Rootkit - A malicious program that applies different techniques of concealing malicious code and activities from detection and counteracts against attempted remediation by antivirus. Anti-Rootkit technology, part of Kaspersky Lab’s multi-layered, next generation protection, detects active infection by these rootkit programs and remediates systems from this type of infection.
In most cases, a rootkit includes a driver (or chain of drivers), functions in kernel mode, and performs some or all the following functionality:
Concealing of files on storage (HDD), Windows registry keys and values, processes in system, loaded modules, memory regions (in case of fileless malware), network activities, disk sectors, other objects and artefacts
Counteractions against modification and\or elimination of the rootkit by antivirus in case of detection, including restoring changed ones
Provision of access to OS kernel for malicious code\applications (for the sake of antivirus processes termination), injection of malicious code into legitimate processes, interception of network traffic (sniffing), interception of presses keys (keylogging), etc
Malware writers are interested in functioning their malicious code during long periods of time on a targeted host, even in case of running antivirus software. For this purpose they need to operate different techniques to hamper detection and remediation of the active infection. They may use both documented and undocumented methods of Operation System. RootKits are known to use different approaches of interception in user mode and in kernel mode, manipulations with objects (DKOM), techniques of bypassing filter-drivers and callback functions, etc. To support persistency on the victim system, RootKits need to start executing on early stages of Operation System boot, so they infect boot sectors, as Master Boot Record (MBR) and Volume Boot Record (VBR). RootKit with such functionality is called BootKit.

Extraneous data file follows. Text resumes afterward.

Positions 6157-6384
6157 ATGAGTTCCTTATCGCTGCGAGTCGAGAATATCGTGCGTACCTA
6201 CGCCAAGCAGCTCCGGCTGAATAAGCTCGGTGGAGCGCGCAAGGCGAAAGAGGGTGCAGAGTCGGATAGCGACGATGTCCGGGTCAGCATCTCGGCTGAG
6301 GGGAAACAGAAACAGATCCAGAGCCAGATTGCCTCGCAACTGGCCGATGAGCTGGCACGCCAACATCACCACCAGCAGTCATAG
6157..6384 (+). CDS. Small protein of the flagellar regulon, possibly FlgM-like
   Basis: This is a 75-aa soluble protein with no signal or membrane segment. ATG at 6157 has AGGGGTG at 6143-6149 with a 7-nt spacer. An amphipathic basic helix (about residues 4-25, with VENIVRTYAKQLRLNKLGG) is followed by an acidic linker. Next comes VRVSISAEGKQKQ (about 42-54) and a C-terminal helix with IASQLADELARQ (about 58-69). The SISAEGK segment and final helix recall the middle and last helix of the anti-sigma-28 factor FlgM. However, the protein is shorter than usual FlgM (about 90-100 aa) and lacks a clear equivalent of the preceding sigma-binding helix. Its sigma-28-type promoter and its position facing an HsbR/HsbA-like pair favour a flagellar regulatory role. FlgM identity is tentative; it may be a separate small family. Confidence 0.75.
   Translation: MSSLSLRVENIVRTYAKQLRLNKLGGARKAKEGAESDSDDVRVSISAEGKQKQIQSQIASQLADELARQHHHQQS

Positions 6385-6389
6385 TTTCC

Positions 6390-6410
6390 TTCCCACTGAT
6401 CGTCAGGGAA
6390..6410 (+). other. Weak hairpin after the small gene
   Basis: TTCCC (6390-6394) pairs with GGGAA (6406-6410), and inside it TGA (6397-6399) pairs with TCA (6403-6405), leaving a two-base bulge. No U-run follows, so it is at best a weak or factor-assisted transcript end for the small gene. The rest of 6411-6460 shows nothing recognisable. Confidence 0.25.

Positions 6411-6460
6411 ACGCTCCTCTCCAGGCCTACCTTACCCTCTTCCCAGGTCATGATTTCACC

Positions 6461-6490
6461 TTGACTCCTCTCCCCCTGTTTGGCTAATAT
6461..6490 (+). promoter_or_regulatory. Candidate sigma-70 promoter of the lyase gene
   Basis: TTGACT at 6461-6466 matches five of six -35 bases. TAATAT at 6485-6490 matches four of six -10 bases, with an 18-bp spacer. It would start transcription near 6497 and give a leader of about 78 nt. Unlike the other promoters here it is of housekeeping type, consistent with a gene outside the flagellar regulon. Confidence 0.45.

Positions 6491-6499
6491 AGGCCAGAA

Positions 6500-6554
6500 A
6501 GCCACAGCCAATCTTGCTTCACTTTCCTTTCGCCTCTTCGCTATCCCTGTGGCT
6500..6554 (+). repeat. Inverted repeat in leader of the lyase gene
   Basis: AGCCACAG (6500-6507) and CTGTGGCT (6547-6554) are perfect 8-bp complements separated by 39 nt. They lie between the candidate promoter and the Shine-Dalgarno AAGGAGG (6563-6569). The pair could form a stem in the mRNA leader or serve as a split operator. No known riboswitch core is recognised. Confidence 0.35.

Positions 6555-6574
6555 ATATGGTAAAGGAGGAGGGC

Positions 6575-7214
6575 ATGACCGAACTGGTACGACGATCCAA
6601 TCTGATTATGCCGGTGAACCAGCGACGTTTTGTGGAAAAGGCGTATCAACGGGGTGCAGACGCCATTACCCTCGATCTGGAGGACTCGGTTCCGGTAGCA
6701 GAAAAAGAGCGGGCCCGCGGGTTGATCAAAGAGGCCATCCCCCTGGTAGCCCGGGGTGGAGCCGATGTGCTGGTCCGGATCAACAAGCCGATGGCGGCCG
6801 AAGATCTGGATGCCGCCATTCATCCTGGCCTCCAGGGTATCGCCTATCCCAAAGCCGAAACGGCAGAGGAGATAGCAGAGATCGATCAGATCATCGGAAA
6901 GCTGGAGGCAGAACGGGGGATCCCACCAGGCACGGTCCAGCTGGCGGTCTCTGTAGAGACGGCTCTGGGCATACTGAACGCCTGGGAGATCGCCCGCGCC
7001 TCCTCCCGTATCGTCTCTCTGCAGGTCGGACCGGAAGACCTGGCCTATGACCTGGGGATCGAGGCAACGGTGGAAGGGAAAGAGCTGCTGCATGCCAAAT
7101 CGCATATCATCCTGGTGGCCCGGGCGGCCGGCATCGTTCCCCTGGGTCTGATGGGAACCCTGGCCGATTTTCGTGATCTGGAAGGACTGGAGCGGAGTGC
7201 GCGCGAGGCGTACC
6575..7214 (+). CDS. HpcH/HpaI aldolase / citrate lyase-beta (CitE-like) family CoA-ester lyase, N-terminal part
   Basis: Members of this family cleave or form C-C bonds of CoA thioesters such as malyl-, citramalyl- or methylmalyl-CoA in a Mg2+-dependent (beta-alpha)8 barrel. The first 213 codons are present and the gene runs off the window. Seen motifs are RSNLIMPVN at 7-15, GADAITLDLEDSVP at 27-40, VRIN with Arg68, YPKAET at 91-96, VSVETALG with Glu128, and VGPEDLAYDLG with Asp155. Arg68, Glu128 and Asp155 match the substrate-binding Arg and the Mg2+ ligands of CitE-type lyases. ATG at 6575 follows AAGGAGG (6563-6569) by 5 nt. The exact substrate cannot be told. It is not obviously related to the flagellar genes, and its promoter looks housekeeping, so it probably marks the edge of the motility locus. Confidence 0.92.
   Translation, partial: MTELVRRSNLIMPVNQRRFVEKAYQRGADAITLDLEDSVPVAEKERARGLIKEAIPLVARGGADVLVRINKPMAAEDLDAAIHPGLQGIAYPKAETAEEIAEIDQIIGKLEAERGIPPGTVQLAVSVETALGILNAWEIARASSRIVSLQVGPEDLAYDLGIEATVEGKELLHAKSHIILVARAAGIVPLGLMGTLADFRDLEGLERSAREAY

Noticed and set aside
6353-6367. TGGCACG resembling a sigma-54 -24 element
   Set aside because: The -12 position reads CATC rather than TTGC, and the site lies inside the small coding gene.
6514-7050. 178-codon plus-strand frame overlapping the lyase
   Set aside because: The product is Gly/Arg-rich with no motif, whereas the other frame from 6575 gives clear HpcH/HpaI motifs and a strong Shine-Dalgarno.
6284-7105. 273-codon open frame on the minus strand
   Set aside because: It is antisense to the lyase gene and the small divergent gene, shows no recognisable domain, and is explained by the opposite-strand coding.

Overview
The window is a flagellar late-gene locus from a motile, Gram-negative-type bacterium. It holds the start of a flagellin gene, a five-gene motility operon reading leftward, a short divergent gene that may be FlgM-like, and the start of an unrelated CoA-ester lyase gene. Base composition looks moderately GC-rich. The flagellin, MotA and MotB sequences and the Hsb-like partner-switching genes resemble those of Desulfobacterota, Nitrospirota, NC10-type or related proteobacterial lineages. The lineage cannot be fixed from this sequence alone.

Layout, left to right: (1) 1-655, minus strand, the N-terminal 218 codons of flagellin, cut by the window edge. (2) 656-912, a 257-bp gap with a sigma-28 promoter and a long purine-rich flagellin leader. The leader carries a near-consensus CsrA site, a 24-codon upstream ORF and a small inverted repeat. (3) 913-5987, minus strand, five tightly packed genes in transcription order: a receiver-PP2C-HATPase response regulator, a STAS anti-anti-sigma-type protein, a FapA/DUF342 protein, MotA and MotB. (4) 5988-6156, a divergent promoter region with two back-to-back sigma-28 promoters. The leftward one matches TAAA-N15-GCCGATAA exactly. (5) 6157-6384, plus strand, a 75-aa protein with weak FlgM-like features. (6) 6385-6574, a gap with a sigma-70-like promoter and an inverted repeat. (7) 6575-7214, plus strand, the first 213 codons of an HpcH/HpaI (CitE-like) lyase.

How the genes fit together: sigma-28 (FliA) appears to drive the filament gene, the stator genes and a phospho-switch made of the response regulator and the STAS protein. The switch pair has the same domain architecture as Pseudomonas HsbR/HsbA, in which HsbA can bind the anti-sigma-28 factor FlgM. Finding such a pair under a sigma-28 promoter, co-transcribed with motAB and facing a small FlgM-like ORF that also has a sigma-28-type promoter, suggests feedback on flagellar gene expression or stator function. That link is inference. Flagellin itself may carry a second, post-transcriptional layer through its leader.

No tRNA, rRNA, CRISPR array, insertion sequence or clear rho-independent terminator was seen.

Kaspersky Lab’s Anti-rootkit technologies
Search for active infection in system memory of Operation System
Scan all the possible locations used for AutoRun
Remediate in case of active infection detection, recovery on early stage of Operation System booting
Neutralize active infections during product installation onto the infected system
This complicated multi-module protection technology implements two approaches for detection and neutralization of active infection: exact and generic*.
Exact approach: procedures of detection and neutralization are targeted against particular rootkit techniques, like presence concealing or counteractions to remediation by antivirus. This approach allows protection against a rootkit within a short period of time to cover current outbreaks, saving more time to develop a more generic approach.
Generic approach: Anti-RootKit scans active processes, system modules, memory, AutoRun objects, and provides access to the malware code to other antivirus components such as an emulator, AV engine, static heuristics, behavior-based heuristics empowered by ML model, etc. In case of triggering by any of the listed component, the anti-rootkit disinfects the system.
Anti-rootkit consists of the following components:
Installer Protector: Counteracts against active infection during security product installation onto the victim system
Low-level Disk Access, Low-level Registry Access, Containment: provide low-level access to hard drive and Windows registry, bypassing different methods of access interception. Contains implementation of techniques for active infection containment for a period of remediation
Boot Stage Cleaner: Remediates early stage of Operation System booting
System Memory Scanner: A module to search for and remediate rootkits in system memory
Filesystem Parser, Registry Parser: Parses numerous formats of File System and Window Registry
Critical Areas Scanner: Module to scans and remediate AutoRun objects, benefits from the modules described above.
*Kaspersky Lab products utilize both of these approaches.
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